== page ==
Jump to ContentJump to Main Navigation
Lincoln GordonArchitect of Cold War Foreign Policy$
Users without a subscription are not able to see the full content.

Bruce L.R. Smith

Print publication date: 2015

Print ISBN-13: 9780813156552

Published to Kentucky Scholarship Online: January 2016

DOI: 10.5810/kentucky/9780813156552.001.0001

Show Summary Details
Page of

PRINTED FROM KENTUCKY SCHOLARSHIP ONLINE (www.kentucky.universitypressscholarship.com). (c) Copyright The University Press of Kentucky, 2020. All Rights Reserved. An individual user may print out a PDF of a single chapter of a monograph in KSO for personal use.date: 17 February 2020

Mobilizing for War

Mobilizing for War

(p.63) 6 Mobilizing for War
Lincoln Gordon

Bruce L. R. Smith

University Press of Kentucky

Gordon begins working as a consultant in Washington for a series of government agencies, gaining expertise in mobilization. After the Japanese attack Pearl Harbor, he departs for Washington to volunteer for service in a wartime agency. He is not eligible for the draft because he has two small children at the war’s outbreak. Fainsod, Galbraith, and other colleagues join the Office of Price Administration (OPA), but Gordon chooses the War Production Board (WPB). He works his way up through the labyrinthine wartime bureaucracy until he finally becomes the agency’s number-three official, working sixty- and seventy-hour weeks and being separated from his family during the hot, pre-air-conditioned summers (they stay in New Hampshire). He begins to suffer from depression in 1943. He feels guilty and tries to enlist in the army but is talked out of doing so by John Lord O’Brian, WPB’s general counsel. A special dispensation from President Roosevelt at the WPB’s request keeps him out of the army and at his post. He forms a wide network of personal associations and friendships that that he draws on throughout his career in government.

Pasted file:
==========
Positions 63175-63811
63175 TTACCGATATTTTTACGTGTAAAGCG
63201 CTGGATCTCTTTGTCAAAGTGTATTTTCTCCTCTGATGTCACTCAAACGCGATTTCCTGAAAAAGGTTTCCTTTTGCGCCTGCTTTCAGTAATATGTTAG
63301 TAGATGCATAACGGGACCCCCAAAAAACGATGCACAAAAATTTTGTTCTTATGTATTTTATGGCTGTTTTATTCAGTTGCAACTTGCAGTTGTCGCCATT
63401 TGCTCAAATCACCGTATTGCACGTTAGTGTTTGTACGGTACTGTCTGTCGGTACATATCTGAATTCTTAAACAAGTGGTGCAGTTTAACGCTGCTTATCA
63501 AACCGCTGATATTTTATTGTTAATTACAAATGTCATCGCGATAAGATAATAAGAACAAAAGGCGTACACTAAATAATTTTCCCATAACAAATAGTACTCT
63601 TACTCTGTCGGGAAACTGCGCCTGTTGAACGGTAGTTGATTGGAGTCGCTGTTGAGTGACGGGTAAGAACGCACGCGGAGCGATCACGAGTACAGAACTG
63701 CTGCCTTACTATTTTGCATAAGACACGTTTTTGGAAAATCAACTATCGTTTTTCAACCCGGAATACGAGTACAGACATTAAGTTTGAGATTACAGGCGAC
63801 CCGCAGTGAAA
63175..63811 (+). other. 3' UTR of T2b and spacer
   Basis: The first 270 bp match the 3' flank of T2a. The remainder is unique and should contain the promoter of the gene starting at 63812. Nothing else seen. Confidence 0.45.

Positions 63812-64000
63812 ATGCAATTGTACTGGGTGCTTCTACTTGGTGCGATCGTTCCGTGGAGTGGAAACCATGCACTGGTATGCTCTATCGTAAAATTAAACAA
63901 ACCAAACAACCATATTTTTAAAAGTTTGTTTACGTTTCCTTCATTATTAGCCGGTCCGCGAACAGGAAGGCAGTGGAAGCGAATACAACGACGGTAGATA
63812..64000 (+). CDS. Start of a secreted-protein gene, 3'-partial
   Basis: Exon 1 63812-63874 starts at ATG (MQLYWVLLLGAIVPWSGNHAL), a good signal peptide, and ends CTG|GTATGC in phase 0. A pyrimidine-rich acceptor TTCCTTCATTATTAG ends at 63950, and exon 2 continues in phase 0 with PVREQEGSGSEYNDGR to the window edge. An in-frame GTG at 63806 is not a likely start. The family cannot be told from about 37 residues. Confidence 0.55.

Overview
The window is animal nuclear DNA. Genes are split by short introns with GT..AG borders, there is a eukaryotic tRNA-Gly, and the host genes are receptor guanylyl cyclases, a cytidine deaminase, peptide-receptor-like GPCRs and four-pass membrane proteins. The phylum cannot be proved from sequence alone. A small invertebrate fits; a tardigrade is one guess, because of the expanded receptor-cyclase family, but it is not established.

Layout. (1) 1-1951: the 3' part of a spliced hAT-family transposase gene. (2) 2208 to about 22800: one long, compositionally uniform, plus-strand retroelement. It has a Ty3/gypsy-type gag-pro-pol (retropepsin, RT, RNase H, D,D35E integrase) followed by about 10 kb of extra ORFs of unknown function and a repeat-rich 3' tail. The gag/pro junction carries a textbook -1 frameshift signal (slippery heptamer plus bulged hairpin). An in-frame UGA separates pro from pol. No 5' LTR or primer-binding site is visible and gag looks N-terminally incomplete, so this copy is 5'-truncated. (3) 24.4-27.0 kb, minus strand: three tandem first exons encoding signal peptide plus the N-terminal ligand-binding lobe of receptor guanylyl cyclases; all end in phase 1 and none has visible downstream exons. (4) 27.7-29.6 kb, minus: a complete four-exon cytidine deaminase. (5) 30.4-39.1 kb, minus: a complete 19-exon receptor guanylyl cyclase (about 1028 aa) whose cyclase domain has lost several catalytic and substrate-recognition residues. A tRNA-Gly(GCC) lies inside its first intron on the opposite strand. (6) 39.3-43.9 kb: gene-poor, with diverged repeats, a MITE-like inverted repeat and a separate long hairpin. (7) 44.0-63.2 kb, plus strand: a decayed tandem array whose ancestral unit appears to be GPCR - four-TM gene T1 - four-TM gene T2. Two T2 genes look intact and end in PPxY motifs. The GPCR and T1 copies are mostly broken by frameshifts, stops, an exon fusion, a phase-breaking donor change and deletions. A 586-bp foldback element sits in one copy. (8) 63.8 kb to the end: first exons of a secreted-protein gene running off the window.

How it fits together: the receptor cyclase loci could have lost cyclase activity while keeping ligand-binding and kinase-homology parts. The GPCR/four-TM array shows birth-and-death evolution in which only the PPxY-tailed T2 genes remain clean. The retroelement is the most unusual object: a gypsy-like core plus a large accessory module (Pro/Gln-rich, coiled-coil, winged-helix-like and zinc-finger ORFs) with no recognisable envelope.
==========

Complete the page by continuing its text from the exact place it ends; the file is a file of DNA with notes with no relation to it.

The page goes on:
Keywords:   World War II, War Production Board, Franklin Delano Roosevelt

Kentucky Scholarship Online requires a subscription or purchase to access the full text of books within the service. Public users can however freely search the site and view the abstracts and keywords for each book and chapter.

Please, subscribe or login to access full text content.

If you think you should have access to this title, please contact your librarian.

To troubleshoot, please check our FAQs , and if you can't find the answer there, please contact us .